After what seems like an eternal campaign season, it is hard to believe that by the time this blog posts we’ll know who the 45th president of the United States will be. Although the election has resulted in a treasure trove of comedic material generated by late-night talk show hosts, if discussions between Democrats and Republicans in my own family are reflective of broader trends, it’s also been a dispiriting election year. Supporters on both sides are often so angered by issues of the opposing candidate that they have a hard time acknowledging blemishes in their own nominee.

Regardless of who wins, here are 3 broad priorities in the medical field, above and beyond affordable and accessible health care, that I strongly urge the next president to address (after all, if the current President recently wrote an article in JAMA, maybe future presidents will be looking at JAMA Ophthalmology and its blogs, too). In providing these recommendations I humbly acknowledge that I’m not at all a public policy expert. But these issues touch the lives of me, my patients, and my colleagues in the field of retina on a daily basis. I think there is real opportunity in each of these areas to create a healthier, happier America over the next 4 years. So here goes:

1. We need to reach beyond treating advanced complications and emphasize disease prevention. Over the last few decades, this country has seen substantial gains with regard to reductions in retinal disease through nationwide improvements in systemic control of diabetic risk factors and substantially lower rates of smoking. Yet we still see patients on a daily basis who have uncontrolled blood sugar or blood pressure and who may not even know that these factors influence their retinal health. Educational initiatives can have a major impact on disease prevention in a cost-effective manner, but we need a more systematic approach toward health education that is also culturally sensitive across racial, ethnic, and religious differences.

2. We should encourage greater collaboration and cross-talk between medical specialists and primary care physicians. Most of us agree, in theory, that better communication among a patient’s health care team could only improve the quality of care that patient receives. And yet silos remain, with ineffective or often absent communication between a patient’s multiple health care providers.

3. We should improve standardization across electronic medical records. The increasing digitization of our national health care data has created both challenges and opportunities. Currently, merging of data from disparate systems is difficult due to inconsistencies in how these data are recorded and which data are captured. The American Academy of Ophthalmology’s Intelligent Research in Sight (IRIS) registry, along with other nationwide medical registries, has strove to overcome some of these inconsistencies, but much work remains to be done. Greater standardization of the variables and outcomes across electronic health records could enable the development of more readily searchable and complete health databases. These could help us better track quality outcomes nationwide, monitor treatment safety, and efficiently answer key clinical research questions.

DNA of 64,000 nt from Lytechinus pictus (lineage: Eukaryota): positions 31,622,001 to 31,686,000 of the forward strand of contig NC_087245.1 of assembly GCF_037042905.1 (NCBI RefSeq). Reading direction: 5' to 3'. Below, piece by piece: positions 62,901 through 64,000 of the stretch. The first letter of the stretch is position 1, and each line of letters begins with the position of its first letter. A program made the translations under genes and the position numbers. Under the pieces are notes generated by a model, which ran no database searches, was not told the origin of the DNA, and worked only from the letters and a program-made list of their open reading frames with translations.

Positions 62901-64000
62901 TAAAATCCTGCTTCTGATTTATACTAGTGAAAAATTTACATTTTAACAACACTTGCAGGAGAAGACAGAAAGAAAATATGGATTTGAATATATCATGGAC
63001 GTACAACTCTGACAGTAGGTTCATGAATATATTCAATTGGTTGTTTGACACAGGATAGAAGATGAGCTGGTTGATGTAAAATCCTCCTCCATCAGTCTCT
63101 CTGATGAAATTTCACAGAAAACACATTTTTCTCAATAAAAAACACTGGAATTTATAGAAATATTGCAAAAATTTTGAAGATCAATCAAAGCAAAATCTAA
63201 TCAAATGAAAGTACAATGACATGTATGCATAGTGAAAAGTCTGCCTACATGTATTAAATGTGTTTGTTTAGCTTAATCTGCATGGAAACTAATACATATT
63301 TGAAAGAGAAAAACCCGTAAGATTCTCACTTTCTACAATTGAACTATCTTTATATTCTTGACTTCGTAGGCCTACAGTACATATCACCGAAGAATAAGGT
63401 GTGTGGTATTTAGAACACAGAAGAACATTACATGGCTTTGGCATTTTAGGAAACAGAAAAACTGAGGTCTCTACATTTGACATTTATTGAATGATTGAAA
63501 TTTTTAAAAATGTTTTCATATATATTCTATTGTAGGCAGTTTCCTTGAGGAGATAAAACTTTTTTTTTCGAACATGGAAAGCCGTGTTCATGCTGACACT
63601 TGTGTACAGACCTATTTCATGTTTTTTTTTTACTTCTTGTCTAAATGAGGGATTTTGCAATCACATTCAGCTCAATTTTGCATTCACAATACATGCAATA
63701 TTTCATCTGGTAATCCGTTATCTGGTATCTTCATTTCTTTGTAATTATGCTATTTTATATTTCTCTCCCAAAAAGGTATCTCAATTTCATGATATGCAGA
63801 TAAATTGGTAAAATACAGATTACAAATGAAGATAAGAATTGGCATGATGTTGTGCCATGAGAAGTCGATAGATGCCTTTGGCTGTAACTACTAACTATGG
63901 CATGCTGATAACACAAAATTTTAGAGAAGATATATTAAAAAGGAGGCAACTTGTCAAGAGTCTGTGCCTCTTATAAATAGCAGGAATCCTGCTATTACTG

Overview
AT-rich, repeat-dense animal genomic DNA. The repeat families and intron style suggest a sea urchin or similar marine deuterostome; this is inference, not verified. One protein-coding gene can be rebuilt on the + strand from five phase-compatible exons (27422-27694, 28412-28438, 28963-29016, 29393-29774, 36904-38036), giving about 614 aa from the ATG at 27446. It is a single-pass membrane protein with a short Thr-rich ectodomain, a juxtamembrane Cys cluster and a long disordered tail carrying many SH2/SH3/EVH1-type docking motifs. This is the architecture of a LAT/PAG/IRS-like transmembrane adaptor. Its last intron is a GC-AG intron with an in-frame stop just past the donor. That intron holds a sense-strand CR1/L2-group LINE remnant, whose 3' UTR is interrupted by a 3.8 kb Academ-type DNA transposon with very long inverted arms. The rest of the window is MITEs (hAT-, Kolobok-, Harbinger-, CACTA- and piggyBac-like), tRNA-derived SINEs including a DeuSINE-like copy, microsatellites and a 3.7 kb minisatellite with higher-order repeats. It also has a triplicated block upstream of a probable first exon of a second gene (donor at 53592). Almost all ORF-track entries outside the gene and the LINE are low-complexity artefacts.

There are many other important issues, including the need for evidence-based, effective treatment approaches that are not overly burdensome in terms of cost, fair determination of compensation-determining relative value units among and between specialties, and the need for better incentives for ophthalmologists who may otherwise shy away from pursuing relatively underpaid careers in clinical, basic, or translational research. You may or may not agree with my priorities as listed above. If not, feel free to comment on this piece. I welcome your insights.

Election season aside, I’m motivated to think about these public policy topics partly because I’ve been listening to the Hamilton soundtrack along with my teenage son. In my opinion, the lyrics are brilliant and the performances are tremendous, but I love it most of all because it makes the debates that forged this nation so contemporary and vibrant. The great strength of our American system is that it flourishes through thoughtful and impassioned discussion about complicated policy issues. To be effective, however, health policy discussion also must be respectful and collaborative. Past partisanship has made it unnecessarily difficult to find workable solutions to our healthcare woes. It is my hope that these topics reach beyond political party lines and can be addressed constructively in future dialogue about our health care system.

So whether I’m addressing future President-elect Clinton or Trump, I urge our leaders to consider these recommendations for prevention, collaboration, and standardization in their health care plans over the next four years. And to Lin-Manuel Miranda— if you by some miracle happen to be a regular reader of the JAMA Ophthalmology website—I know I am late to the game in telling you that you are awesome and your musical is a game changer. Nonetheless, thank you for reinvigorating my faith in the American political system. And thank you even more for making it cool for a teenager to hang out with his mom!

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